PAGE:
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The Bahamas has acknowledged the harm caused by the use of explosive weapons in populated areas (EWIPA) through a joint statement but is not involved in negotiations for a political declaration on the matter.


The Community of Latin American and Caribbean states (CELAC), of which the Bahamas is a member, drew attention to the harm of weapons such as cluster munitions and antipersonnel mines on civilian populations in a statement to the UN General Assembly First Commission in October 2018. The statement emphasised that the use of these weapons is in clear violation with international humanitarian law (IHL) and called on all states to take immediate measures to ameliorate the humanitarian harms which they cause.[1]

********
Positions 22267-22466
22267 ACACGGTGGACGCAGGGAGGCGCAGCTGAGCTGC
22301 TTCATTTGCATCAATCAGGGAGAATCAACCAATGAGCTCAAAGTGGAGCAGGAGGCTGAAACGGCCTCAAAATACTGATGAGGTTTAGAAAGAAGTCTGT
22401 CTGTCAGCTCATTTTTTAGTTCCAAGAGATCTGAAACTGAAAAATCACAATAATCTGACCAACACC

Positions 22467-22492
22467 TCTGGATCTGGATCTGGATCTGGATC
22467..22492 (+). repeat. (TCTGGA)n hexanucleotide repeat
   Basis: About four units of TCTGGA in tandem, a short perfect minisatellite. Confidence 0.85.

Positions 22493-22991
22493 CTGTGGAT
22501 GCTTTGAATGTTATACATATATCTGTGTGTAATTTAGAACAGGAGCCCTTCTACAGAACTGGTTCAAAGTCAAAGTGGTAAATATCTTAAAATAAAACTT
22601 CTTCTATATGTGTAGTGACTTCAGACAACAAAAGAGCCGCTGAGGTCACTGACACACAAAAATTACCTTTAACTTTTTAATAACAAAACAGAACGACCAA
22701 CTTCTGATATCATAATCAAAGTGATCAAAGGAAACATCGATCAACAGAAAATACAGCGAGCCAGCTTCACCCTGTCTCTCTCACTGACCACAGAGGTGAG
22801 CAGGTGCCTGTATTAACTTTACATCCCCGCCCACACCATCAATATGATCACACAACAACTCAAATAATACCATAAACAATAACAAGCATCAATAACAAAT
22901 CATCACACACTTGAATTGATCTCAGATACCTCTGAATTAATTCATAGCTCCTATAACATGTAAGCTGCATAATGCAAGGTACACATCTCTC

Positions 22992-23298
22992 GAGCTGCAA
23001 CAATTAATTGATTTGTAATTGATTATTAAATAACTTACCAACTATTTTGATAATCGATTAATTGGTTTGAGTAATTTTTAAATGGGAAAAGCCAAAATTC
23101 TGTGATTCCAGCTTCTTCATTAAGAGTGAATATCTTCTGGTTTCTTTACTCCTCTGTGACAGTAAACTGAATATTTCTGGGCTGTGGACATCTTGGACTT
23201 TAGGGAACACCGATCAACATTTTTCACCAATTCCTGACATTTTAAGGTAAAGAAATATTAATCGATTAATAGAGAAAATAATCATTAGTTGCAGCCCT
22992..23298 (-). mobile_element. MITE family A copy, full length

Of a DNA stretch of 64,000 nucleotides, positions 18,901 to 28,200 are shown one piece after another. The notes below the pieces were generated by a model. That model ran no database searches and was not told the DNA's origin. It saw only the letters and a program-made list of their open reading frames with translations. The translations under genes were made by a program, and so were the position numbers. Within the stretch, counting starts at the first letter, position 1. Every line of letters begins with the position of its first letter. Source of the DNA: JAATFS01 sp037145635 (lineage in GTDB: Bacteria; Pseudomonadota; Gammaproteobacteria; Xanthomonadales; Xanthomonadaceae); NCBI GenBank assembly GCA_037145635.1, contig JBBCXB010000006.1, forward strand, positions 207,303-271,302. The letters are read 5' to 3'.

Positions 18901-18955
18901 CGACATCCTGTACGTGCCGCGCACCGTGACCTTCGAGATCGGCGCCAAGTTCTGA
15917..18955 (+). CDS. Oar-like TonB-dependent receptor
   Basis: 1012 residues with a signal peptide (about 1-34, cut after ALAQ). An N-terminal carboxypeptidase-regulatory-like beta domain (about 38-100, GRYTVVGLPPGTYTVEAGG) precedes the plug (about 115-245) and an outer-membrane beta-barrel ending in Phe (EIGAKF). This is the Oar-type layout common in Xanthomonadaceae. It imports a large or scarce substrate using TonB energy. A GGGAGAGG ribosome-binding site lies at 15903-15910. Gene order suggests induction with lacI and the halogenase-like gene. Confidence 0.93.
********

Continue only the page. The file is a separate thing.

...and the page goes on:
The Bahamas endorsed the Ireland-led joint statement during the 74th United Nations General Assembly First Committee in 2019.[2] The statement recognised the devastating humanitarian effects of the use of EWIPA and encouraged states to participate in international efforts to address the impacts of the use of EWIPA on civilians, including by working towards the creation of an international political declaration on this issue.[3]


[1] CELAC (2018). ‘UNGA73 First Committee Statement’.

[2] INEW (2019). ‘Seventy-one states call for action on impact of explosive weapons in joint statement to UN General Assembly’.

[3] Permanent Mission of Ireland to the United Nations (2019). ‘UNGA74 First Committee Joint Statement on Explosive Weapons in Populated Areas (EWIPA)’.


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